Student develops smartwatch app to help veterans suffering night terrors from PTSD

Student develops smartwatch app to help veterans suffering night terrors from PTSD
Tyler Skluzacek’s father is a veteran of Operation Iraqi Freedom, and after a year-long deployment, Sergeant First Class Patrick Skulzacek found himself a changed man, contending with various symptoms of PTSD, including night terrors.

“At three in the morning all of the sudden I’m startled awake,” says SFC Skulzacek. Tyler, now a senior at Macalester College, saw the changes in his father, and that inspired him to create something that may help not only his dad, but also help other veterans, and anyone else suffering from PTSD.

Tyler and his friends entered a programming contest called HackDC. At these hackathons, teams get challenged to hammer through code and create apps in mind-numbing speeds. Tyler’s team, “The Cure,” produced an app called myBivy (short for bivouac, meaning place to sleep).

myBivy operates through wearables, like Android Wear, Apple Watch, or Pebble, to monitor heart rate and body movement during sleep. “After a couple weeks of tracking the soldier we can find the exact symptoms of the onset of the panic attack and try to use the watch or use the android phone to disrupt that or take them out of the deep sleep but keep them asleep.”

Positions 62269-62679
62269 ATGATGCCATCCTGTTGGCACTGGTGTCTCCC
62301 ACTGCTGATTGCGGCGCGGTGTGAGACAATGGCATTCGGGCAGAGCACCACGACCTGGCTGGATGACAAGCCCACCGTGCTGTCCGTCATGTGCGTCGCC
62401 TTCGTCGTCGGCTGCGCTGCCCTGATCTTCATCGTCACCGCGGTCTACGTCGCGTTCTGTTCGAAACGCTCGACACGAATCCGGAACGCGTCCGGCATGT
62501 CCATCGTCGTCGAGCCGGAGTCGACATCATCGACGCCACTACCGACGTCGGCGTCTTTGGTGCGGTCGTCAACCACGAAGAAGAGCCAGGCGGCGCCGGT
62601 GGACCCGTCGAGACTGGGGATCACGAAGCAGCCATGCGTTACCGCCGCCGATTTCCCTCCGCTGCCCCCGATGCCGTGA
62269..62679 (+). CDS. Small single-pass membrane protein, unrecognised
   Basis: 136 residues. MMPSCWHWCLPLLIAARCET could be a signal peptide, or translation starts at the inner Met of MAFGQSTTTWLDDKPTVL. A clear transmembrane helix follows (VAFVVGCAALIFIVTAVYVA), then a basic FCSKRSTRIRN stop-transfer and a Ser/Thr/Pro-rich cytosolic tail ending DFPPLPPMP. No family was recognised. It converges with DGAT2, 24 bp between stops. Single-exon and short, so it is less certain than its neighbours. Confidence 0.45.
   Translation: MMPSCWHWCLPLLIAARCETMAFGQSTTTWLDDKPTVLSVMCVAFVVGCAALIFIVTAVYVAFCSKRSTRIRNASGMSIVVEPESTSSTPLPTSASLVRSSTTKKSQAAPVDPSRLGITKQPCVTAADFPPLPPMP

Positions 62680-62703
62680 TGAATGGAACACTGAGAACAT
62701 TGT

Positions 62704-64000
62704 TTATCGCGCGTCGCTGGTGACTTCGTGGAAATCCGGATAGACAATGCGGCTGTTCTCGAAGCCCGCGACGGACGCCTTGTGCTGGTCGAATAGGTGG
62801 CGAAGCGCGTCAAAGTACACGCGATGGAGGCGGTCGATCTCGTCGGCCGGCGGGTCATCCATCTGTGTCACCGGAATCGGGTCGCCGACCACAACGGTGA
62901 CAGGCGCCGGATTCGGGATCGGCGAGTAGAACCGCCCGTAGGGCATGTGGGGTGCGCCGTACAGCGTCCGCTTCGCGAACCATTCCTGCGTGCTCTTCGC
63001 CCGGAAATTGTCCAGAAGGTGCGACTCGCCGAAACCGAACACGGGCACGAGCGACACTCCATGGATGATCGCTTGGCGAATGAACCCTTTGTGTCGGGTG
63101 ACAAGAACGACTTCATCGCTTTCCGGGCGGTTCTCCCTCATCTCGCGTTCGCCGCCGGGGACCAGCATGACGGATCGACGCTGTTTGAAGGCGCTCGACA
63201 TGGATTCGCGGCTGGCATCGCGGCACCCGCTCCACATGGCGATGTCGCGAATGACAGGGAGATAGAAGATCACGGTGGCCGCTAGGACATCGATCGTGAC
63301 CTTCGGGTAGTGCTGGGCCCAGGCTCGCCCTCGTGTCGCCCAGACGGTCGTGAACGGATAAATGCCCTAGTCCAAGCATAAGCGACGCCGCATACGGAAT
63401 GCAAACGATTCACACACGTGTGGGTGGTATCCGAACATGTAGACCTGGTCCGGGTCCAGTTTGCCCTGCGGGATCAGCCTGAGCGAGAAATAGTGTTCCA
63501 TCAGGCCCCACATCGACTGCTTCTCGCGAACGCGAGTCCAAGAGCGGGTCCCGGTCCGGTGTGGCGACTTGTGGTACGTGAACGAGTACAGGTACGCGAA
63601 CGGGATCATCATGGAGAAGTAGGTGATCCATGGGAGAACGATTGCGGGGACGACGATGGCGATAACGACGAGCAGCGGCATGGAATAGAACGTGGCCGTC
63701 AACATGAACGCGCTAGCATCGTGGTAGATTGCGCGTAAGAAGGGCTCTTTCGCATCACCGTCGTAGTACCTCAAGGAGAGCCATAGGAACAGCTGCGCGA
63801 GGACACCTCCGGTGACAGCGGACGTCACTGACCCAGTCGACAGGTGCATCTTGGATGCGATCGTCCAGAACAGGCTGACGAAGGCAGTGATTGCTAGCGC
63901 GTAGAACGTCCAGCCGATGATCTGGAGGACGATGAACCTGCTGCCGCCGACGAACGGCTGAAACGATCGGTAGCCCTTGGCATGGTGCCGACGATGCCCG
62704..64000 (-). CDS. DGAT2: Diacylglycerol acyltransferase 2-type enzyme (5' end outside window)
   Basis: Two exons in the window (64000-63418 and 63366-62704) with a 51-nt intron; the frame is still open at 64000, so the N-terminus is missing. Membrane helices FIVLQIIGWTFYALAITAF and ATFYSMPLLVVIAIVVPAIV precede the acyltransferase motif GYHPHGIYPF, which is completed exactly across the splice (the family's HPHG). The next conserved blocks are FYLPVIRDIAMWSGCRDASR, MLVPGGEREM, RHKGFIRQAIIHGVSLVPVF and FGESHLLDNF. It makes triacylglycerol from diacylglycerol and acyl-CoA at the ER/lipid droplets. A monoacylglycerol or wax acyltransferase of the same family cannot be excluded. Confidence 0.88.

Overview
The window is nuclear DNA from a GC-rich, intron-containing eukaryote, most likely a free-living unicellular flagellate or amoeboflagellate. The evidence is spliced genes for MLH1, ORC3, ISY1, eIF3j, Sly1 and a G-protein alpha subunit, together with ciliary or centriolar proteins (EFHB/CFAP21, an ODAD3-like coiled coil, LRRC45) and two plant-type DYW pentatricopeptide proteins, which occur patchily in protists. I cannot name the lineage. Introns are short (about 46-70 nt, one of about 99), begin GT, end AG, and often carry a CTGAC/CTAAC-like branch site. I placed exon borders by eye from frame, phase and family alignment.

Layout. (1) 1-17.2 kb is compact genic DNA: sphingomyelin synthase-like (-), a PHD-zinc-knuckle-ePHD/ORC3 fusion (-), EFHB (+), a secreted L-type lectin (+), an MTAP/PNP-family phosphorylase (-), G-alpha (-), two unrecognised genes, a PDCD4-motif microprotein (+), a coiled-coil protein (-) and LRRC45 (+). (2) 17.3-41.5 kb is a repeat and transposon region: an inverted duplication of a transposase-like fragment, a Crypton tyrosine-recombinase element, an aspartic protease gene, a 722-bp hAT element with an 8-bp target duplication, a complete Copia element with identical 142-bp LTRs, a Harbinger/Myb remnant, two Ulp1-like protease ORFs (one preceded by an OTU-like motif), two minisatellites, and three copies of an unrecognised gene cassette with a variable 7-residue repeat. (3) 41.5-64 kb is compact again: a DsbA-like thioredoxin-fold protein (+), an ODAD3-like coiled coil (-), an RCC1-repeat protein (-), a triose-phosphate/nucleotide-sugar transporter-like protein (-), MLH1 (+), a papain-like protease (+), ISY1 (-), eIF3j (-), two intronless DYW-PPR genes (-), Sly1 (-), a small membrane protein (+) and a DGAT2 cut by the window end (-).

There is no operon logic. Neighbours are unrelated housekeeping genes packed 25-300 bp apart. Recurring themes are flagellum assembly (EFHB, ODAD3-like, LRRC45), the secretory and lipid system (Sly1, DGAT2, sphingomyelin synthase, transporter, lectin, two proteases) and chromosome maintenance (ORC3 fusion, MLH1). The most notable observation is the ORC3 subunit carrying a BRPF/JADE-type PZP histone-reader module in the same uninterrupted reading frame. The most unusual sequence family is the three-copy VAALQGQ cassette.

For their part, The Cure won the top prize for their category, $1,500, which the team immediately funneled to development, and start a Kickstarter campaign so they may continue development.

The team plans to begin clinical trials in collaboration with the Department of Veterans Affairs early next year.

This may prove to be another handy tool outside of prescription drugs for veterans and others that suffer from PTSD. The VA and other entities have produced PTSD tools for smartphones before, but this is the first development that attempts to bring the technology into a more interventionist role.

The Kickstarter campaign has already surpassed its goal. You can check it out in the source link below.

sources: Kickstarter via KARE News


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